Eldest brother of the first patient was admitted in January 2010 at the age of 34 years with quadriparesis that began two weeks earlier and progressed over ten days. There was no impairment of sphincter, autonomic, or respiratory functions. He had no antecedent infections or inoculations. His mental functions and cranial nerves were normal. Power in shoulder, elbow, hip, and knees were 3/5, while the fingers and toes were severely weak. Sensations were normal with diffuse areflexia. CSF revealed 10 lymphocytes/mm 3 and 111 mg/dl protein. Nerve conduction studies revealed reduced motor amplitudes with dispersion and reduced velocities [Figure 1] and [Figure 2], [Table 1]. F-waves were absent and the R-R variability was normal. He had progressive improvement in the muscle power and started walking six days after admission. He was discharged one week later when the power had increased by one grade and had recovered completely at follow-up five months after discharge.
Figure 1: The motor nerve conductions in right upper limb revealing reduced amplitudes in median and ulnar nerves with temporal dispersion in ulnar nerve. Right median nerve was stimulated at wrist (a), elbow (b), and mid arm (c); ulnar nerve was stimulated at wrist (d), below elbow (e), and mid arm (f). Sensitivity 1 mV/d for median and 0.5mV/d for ulnar nerves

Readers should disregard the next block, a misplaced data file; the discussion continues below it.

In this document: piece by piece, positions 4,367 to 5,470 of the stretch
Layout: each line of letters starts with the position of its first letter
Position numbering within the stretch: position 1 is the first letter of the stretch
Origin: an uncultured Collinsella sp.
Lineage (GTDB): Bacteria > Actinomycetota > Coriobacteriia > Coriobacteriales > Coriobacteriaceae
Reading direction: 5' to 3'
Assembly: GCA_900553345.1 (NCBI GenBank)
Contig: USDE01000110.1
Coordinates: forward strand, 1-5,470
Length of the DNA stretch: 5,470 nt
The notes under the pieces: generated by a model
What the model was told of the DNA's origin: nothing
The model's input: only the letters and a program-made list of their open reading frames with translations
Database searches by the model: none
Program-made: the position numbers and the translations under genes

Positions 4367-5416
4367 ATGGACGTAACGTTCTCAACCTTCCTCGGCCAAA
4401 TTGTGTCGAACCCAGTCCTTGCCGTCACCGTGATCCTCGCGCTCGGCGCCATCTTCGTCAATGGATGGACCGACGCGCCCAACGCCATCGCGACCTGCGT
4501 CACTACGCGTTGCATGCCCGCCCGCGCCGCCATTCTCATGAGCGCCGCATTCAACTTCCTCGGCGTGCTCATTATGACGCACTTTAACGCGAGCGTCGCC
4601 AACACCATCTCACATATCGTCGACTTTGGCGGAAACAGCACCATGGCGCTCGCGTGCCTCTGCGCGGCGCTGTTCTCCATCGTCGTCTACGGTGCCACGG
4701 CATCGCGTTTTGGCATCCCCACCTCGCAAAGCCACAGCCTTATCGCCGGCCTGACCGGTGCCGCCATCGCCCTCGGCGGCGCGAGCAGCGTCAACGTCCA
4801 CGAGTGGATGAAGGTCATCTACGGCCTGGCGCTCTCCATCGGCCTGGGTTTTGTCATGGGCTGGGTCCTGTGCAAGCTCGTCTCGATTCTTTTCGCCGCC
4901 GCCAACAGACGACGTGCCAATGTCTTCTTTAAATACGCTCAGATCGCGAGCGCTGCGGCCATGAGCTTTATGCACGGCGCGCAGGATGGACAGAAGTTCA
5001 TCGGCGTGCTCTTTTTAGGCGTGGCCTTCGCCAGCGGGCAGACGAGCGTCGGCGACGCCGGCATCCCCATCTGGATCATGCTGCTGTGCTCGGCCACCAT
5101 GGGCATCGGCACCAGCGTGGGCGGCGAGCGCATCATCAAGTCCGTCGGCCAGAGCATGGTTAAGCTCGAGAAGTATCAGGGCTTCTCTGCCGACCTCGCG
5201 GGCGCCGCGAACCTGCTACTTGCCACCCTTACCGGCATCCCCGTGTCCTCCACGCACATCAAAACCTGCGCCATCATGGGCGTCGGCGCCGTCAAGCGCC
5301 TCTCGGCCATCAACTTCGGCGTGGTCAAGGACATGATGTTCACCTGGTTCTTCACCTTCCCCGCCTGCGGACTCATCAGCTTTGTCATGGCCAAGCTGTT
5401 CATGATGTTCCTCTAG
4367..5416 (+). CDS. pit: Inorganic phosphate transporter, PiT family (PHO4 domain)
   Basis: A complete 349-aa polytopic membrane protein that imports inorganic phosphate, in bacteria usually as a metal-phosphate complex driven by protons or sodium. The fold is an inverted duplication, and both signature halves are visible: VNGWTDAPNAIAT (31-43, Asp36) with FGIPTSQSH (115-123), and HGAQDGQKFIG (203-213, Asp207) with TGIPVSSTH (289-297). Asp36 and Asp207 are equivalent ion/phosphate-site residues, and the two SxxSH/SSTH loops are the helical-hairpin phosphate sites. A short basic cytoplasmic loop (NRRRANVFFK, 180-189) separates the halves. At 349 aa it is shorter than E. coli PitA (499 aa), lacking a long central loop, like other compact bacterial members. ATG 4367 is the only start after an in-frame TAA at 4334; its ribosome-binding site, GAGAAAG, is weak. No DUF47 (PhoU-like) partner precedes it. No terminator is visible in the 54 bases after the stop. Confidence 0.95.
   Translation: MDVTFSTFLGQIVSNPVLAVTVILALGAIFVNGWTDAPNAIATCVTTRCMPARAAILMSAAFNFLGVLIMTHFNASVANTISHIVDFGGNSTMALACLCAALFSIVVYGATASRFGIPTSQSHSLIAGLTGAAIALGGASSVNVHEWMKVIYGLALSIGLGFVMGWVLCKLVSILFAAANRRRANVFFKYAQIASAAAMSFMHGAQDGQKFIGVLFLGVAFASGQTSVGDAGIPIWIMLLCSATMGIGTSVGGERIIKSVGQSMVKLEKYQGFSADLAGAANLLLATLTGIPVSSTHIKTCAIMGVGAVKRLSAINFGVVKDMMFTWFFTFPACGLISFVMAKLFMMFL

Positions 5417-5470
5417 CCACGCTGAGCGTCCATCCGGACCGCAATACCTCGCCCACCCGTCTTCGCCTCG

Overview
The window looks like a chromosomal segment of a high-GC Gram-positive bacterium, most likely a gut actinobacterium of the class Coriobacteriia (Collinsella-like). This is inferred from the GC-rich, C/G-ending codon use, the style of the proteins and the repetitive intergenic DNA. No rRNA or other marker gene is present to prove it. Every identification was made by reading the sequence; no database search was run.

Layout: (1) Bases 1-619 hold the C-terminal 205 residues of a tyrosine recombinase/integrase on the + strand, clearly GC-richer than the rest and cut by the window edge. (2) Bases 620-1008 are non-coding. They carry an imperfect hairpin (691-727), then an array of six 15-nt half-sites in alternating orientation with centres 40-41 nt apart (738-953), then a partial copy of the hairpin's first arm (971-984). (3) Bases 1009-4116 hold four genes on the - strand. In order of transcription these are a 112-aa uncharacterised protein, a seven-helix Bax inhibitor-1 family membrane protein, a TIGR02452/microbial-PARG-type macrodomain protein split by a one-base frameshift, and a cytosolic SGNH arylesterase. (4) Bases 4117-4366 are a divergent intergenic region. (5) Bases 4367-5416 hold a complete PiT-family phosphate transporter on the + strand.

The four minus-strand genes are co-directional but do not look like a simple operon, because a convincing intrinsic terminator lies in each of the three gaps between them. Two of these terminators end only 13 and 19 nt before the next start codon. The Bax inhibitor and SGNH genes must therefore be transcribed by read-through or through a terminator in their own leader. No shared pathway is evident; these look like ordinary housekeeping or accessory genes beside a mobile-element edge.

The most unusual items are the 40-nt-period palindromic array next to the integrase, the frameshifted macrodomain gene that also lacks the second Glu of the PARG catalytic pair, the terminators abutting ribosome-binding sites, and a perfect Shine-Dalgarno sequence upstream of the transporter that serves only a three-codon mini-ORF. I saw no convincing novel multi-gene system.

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Figure 2: Motor nerve conductions in right lower limb revealing increased distal latencies, reduced amplitudes with temporal dispersion, and partial conduction block. Common peroneal nerve was stimulated at ankle (a), below fibular neck (b), and popliteal fossa (c); posterior tibial nerve was stimulated at ankle (d) and popliteal fossa (e)

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The parents and unaffected siblings had no neuromuscular symptoms and had normal neurological examination. Nerve conduction studies in the unaffected siblings were normal.


   Discussion Top


Familial occurrence of GBS is rare with few publications over the last 45 years since the first publication in 1965. [3] Over these years, 42 patients of GBS belonging to 20 families have been reported. [3],[4],[5],[6],[7],[8],[9],[10],[11] Some of these patients would not fulfill the present diagnostic criteria for GBS. [12] In the majority of the families published, two members from each family were affected, [3],[4],[6],[7],[8],[9],[10],[11] while two families had three affected patients each. [5],[10]